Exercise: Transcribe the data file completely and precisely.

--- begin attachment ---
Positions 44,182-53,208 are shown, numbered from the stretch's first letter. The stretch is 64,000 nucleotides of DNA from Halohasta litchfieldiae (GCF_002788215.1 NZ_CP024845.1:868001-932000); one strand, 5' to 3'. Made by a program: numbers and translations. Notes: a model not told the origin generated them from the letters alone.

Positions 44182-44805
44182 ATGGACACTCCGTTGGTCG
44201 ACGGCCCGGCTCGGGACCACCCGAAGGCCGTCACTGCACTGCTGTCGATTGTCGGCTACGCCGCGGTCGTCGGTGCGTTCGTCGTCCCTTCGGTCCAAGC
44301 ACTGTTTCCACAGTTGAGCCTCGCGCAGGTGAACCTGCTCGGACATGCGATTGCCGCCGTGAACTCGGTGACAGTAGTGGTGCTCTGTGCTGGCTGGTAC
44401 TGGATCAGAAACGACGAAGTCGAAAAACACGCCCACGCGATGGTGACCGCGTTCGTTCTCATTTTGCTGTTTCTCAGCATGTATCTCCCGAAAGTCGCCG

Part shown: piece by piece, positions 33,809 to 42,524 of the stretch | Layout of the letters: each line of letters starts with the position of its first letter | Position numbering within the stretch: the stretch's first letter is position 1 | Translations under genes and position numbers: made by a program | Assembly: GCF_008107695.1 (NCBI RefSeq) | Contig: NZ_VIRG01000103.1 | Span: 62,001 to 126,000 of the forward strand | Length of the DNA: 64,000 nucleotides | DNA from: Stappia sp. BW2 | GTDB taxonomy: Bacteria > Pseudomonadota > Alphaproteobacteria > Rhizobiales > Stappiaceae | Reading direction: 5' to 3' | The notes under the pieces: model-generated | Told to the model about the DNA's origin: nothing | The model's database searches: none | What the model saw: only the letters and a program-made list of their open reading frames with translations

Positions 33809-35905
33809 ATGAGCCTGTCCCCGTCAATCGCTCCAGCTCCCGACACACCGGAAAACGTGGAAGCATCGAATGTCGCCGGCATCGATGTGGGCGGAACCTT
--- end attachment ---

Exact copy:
Positions 44,182-53,208 are shown, numbered from the stretch's first letter. The stretch is 64,000 nucleotides of DNA from Halohasta litchfieldiae (GCF_002788215.1 NZ_CP024845.1:868001-932000); one strand, 5' to 3'. Made by a program: numbers and translations. Notes: a model not told the origin generated them from the letters alone.

Positions 44182-44805
44182 ATGGACACTCCGTTGGTCG
44201 ACGGCCCGGCTCGGGACCACCCGAAGGCCGTCACTGCACTGCTGTCGATTGTCGGCTACGCCGCGGTCGTCGGTGCGTTCGTCGTCCCTTCGGTCCAAGC
44301 ACTGTTTCCACAGTTGAGCCTCGCGCAGGTGAACCTGCTCGGACATGCGATTGCCGCCGTGAACTCGGTGACAGTAGTGGTGCTCTGTGCTGGCTGGTAC
44401 TGGATCAGAAACGACGAAGTCGAAAAACACGCCCACGCGATGGTGACCGCGTTCGTTCTCATTTTGCTGTTTCTCAGCATGTATCTCCCGAAAGTCGCCG

Part shown: piece by piece, positions 33,809 to 42,524 of the stretch | Layout of the letters: each line of letters starts with the position of its first letter | Position numbering within the stretch: the stretch's first letter is position 1 | Translations under genes and position numbers: made by a program | Assembly: GCF_008107695.1 (NCBI RefSeq) | Contig: NZ_VIRG01000103.1 | Span: 62,001 to 126,000 of the forward strand | Length of the DNA: 64,000 nucleotides | DNA from: Stappia sp. BW2 | GTDB taxonomy: Bacteria > Pseudomonadota > Alphaproteobacteria > Rhizobiales > Stappiaceae | Reading direction: 5' to 3' | The notes under the pieces: model-generated | Told to the model about the DNA's origin: nothing | The model's database searches: none | What the model saw: only the letters and a program-made list of their open reading frames with translations

Positions 33809-35905
33809 ATGAGCCTGTCCCCGTCAATCGCTCCAGCTCCCGACACACCGGAAAACGTGGAAGCATCGAATGTCGCCGGCATCGATGTGGGCGGAACCTT